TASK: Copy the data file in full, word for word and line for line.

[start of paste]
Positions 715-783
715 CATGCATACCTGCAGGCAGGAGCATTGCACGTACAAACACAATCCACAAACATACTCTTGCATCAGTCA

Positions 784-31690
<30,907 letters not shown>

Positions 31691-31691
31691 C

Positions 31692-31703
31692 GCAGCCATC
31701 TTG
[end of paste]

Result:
Positions 715-783
715 CATGCATACCTGCAGGCAGGAGCATTGCACGTACAAACACAATCCACAAACATACTCTTGCATCAGTCA

Positions 784-31690
<30,907 letters not shown>

Positions 31691-31691
31691 C

Positions 31692-31703
31692 GCAGCCATC
31701 TTG